Fire up the grill — it’s National Grilling Month!
We have plenty of items that are great for grilling — meats, veggies, even fruits.
However, this is a good time to remind everyone that safety should always come first, especially when you are grilling.
Before You Start
Between 2011 and 2015, the National Fire Protection Association said there was an average of 9,600 home fires involving grills, hibachis or barbecues per year, with July being the peak month for such fires.
A fire is guaranteed to put a damper on your summer festivities. That’s why we found some great tips from Nationwide Insurance on grill safety. Click here to find a complete list of safety tips.
Here are just a few:
• Make sure your grill is away from structures or overhanging branches.
• Set up your grill on a flat, even surface and make sure it’s stable. Protect your patio or deck with a splatter mat.
• Keep your grill clean. Be sure to dump the trays that contain grease. If using charcoal, make sure that the coals are completely cool before discarding.
• Check for propane leaks.
• Be careful with lighter fluid.
• And always be ready to put out a fire.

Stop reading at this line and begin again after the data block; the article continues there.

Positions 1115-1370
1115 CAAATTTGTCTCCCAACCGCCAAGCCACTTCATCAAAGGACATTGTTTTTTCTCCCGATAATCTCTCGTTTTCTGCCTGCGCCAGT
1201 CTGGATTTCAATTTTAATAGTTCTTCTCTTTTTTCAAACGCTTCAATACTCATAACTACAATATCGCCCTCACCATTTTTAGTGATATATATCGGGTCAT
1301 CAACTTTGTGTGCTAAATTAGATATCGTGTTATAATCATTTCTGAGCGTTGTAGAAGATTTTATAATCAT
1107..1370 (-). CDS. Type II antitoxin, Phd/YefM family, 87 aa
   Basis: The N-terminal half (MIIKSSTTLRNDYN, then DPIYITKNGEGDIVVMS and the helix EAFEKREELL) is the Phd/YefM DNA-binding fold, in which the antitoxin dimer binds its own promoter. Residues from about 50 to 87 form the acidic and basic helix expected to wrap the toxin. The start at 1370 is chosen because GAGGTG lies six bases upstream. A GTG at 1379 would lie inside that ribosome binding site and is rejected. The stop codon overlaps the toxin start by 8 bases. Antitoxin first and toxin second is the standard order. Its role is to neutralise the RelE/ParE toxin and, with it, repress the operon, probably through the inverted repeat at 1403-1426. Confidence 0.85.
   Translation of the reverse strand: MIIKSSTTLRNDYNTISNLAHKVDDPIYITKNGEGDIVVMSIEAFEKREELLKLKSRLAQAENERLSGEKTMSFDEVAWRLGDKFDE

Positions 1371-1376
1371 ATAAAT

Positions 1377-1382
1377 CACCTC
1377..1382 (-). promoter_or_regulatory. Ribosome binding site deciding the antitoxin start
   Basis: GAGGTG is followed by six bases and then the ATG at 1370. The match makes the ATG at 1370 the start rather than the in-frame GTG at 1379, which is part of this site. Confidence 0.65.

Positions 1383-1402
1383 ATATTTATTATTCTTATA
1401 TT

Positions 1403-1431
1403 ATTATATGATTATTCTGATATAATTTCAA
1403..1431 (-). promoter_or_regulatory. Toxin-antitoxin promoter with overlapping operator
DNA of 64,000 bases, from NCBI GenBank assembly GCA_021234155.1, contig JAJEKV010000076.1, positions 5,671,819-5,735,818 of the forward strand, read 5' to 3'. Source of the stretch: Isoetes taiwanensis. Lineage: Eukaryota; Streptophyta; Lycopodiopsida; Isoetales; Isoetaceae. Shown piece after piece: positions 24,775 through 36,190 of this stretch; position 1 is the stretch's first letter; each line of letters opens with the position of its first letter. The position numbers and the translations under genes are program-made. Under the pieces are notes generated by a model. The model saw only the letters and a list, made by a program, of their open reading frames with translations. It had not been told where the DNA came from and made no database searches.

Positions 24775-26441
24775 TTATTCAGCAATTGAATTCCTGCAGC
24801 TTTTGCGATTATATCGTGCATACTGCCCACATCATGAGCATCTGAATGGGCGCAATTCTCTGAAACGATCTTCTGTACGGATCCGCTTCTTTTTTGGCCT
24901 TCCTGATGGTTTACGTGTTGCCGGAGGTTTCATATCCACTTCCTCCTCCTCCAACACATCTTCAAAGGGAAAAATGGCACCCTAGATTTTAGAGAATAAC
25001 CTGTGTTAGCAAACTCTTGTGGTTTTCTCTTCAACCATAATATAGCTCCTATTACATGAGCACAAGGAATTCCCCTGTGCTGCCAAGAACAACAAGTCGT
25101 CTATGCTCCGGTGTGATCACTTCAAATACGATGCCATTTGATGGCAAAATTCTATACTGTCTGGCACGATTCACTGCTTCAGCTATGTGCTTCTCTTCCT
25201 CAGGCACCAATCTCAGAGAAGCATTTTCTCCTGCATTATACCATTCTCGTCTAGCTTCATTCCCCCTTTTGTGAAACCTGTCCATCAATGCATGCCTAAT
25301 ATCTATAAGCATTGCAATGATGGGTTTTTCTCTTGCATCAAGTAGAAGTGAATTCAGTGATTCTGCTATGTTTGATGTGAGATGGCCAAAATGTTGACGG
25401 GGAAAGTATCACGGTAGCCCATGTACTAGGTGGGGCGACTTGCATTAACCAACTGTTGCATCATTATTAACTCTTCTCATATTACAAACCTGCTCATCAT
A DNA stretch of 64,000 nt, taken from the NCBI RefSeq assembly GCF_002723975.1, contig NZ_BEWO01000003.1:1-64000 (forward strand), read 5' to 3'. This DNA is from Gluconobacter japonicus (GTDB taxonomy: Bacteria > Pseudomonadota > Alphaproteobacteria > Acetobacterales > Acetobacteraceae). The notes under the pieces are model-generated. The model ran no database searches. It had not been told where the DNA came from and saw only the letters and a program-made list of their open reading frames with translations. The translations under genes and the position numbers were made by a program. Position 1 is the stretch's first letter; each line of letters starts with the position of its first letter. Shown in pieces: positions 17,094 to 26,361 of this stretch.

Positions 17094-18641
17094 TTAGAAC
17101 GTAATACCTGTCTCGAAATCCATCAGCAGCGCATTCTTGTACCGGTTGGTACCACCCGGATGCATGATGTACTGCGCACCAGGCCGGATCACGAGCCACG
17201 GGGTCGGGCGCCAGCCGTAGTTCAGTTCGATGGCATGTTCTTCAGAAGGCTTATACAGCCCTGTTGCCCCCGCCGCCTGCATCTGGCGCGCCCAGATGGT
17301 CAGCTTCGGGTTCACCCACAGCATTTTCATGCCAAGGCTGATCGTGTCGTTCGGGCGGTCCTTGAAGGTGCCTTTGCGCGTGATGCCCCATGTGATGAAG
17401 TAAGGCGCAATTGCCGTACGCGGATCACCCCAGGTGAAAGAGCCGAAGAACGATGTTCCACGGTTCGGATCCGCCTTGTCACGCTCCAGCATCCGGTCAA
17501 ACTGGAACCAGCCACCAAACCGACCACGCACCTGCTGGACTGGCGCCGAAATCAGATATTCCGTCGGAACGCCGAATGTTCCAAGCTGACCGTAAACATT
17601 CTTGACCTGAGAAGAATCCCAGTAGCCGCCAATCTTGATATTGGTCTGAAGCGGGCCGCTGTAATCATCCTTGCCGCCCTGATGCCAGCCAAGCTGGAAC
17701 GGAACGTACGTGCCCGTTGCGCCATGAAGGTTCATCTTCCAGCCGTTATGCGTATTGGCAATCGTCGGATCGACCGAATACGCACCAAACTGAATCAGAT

Did you know that undercooked chicken is the number 1 food cause of food poisoning?
FoodSafety.gov has plenty of information on how to keep everyone safe during this grilling season.
So the most important tool you have is a meat thermometer as your best line of defense against undercooked food. To properly use a thermometer, insert it into the thickest part of the meat. For something thinner such as a chicken breast or hamburger, insert it from the side.
Wait about 10 seconds for accurate temperature readings; follow the instructions with the specific thermometer.
Before serving, the thermometer must reach the following:
• Beef, pork, lamb, and veal (steaks, roasts, and chops): 145 degrees F with a 3-minute rest time
• Ground meats: 160 degrees F
• Whole poultry, poultry breasts and ground poultry: 165 degrees F
Once it has reached its temperature, place the cooked food on a clean plate. Do not place it on the same plate that held raw meat or poultry.
Call the USDA Meat and Poultry Hotline at 1-888-MPHotline (1-888-674-6854) or visit AskKaren.gov to chat with a food safety specialist. Follow @USDAFoodSafety on Twitter to receive daily tips and information on recalled food.
Stop by Orr’s Farm Market for all of your grilling needs. We’re open Monday through Saturday from 8 a.m. to 6 p.m., and Sunday from 10 a.m. to 4 p.m.